In a February 6, 2018, decision, a Federal Circuit panel reasoned that a pharmaceutical distribution agreement can qualify as an invalidating “offer for sale” under 35 USC section 102(b) when the terms of the agreement demonstrate the commercial character and elements of an offer to sell a patented product.
The Medicines Company (Medicines) asserted two patents covering its Angiomax anti-blood-clot drug product (the Product) against Hospira, a generic drugmaker and Abbreviated New Drug Application (ANDA) filer. Medicines developed a new method of formulating Angiomax that reduced impurities. That formulation was the subject of the asserted patents, which were filed on July 27, 2008. Prior to that filing, Medicines, on February 27, 2007, entered into an agreement with Integrated Commercialization Solutions, Inc. (ICS) to distribute the Angiomax formulation. The agreement stated that Medicines “desire[d] to sell the Product” to ICS and that ICS “desire[d] to purchase and distribute the Product.” The agreement further provided that title passed to ICS upon receipt of the Product at the distribution center. The agreement also included a commercial price list for the Product.
The district court decision
As the Supreme Court has held, a patent for an invention is invalid under the on-sale bar if, before the critical date, (i) a product embodying the invention is the subject of a commercial offer for sale, and (ii) the invention is ready for patenting. Pfaff v. Wells Elecs., Inc., 525 US 55, 67 (1998). In the instant case, the district court found that the invention was ready for patenting at the time of the agreement, but concluded that the patents were not invalid under section 102(b)’s on-sale bar because the distribution agreement between Medicines and ICS did not constitute an offer to sell.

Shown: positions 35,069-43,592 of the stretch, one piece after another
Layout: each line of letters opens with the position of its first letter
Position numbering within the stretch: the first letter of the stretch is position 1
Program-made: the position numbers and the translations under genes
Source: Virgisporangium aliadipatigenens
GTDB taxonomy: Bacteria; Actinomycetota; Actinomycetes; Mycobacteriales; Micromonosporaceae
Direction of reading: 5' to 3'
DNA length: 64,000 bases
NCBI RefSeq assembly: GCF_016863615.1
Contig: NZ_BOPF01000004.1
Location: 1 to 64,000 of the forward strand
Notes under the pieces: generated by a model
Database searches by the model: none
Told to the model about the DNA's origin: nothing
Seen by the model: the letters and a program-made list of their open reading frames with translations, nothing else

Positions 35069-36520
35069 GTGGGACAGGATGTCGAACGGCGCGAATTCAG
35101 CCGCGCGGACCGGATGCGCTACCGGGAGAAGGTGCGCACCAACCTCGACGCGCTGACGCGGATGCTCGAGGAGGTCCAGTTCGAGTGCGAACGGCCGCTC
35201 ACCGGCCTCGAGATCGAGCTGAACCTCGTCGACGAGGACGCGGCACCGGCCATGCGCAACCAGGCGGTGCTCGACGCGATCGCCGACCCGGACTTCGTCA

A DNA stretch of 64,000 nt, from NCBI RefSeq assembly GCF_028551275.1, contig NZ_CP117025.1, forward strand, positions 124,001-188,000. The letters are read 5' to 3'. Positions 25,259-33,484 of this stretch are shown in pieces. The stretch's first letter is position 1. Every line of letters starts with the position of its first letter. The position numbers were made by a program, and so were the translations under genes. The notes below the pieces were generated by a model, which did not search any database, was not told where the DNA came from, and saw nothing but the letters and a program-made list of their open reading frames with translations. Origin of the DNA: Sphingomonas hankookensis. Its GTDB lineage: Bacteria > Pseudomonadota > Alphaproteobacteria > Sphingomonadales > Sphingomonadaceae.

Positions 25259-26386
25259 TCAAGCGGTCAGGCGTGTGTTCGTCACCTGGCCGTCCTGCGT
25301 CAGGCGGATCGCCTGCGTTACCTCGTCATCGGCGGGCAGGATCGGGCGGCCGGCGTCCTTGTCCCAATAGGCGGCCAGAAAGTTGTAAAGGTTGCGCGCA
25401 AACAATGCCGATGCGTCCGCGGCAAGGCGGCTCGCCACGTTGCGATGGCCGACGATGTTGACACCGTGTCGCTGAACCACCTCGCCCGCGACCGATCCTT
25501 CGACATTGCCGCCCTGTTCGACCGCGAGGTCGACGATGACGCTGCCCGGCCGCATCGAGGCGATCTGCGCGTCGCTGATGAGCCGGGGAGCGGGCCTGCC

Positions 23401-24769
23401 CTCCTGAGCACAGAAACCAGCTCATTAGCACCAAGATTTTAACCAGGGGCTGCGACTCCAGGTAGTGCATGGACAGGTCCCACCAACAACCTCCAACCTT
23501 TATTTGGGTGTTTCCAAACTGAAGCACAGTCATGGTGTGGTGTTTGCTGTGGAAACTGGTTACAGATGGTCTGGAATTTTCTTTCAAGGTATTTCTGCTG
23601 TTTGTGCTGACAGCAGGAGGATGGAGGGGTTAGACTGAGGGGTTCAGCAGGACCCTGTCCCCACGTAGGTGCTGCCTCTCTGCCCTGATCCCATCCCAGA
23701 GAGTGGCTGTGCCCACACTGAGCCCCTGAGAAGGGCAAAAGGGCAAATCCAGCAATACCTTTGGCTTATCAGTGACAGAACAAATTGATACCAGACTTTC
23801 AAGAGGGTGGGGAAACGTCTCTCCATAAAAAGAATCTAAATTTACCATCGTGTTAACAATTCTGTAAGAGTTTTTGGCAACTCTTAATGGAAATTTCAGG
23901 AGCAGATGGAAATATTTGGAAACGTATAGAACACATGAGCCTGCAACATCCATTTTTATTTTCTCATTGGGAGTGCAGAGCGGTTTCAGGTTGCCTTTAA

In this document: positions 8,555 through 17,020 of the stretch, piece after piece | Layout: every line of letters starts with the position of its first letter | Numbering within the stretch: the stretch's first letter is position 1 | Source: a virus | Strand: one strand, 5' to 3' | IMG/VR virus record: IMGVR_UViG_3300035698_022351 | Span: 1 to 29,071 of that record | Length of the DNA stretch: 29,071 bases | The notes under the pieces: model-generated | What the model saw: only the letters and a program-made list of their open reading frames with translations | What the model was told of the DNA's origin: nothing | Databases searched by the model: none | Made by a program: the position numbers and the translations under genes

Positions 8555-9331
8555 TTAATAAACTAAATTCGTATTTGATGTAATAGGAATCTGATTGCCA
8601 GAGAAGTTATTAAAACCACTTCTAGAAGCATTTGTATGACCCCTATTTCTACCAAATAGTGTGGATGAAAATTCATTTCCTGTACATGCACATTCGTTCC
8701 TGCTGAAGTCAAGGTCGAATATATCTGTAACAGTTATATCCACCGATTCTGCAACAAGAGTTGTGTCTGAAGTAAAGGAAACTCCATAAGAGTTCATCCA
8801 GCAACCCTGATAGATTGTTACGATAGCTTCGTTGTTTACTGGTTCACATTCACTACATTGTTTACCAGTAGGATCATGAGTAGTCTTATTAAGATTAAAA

The Federal Circuit's reversal
The Federal Circuit reversed and remanded, finding that the terms of the distribution agreement show that the agreement was an offer for sale.
In its decision, the Court noted that it analyzed the “on-sale bar” issue “under the law of contracts as generally understood,” focusing “on those activities that would be understood to be commercial sales and offers for sale ‘in the commercial community.’” Medicines Co. v. Hospira, Inc. (Medicines I), 827 F.3d 1363 (Fed. Cir. 2016) (en banc) (citation omitted). Although the Uniform Commercial Code (UCC) is not dispositive, it is a useful guide for defining whether a transaction is a commercial offer for sale. Accordingly, a commercial sale “is a contract between parties to give and to pass rights of property for consideration which the buyer pays or promises to pay the seller for the thing bought or sold.” Id. (citation omitted).
The Federal Circuit noted that the terms of the distribution agreement included statements that Medicines desired to sell the Product and that ICS desired to purchase and distribute the Product. The agreement also forbade Medicines from selling the Product to any other party in the US for the duration of the contract. Although ICS had been distributing for Medicines since 2002, the previous distribution agreement did not have ICS take title to the Product. The new one specifically included the commercial price of the Product, a purchase schedule, and a provision transferring title to ICS upon receipt.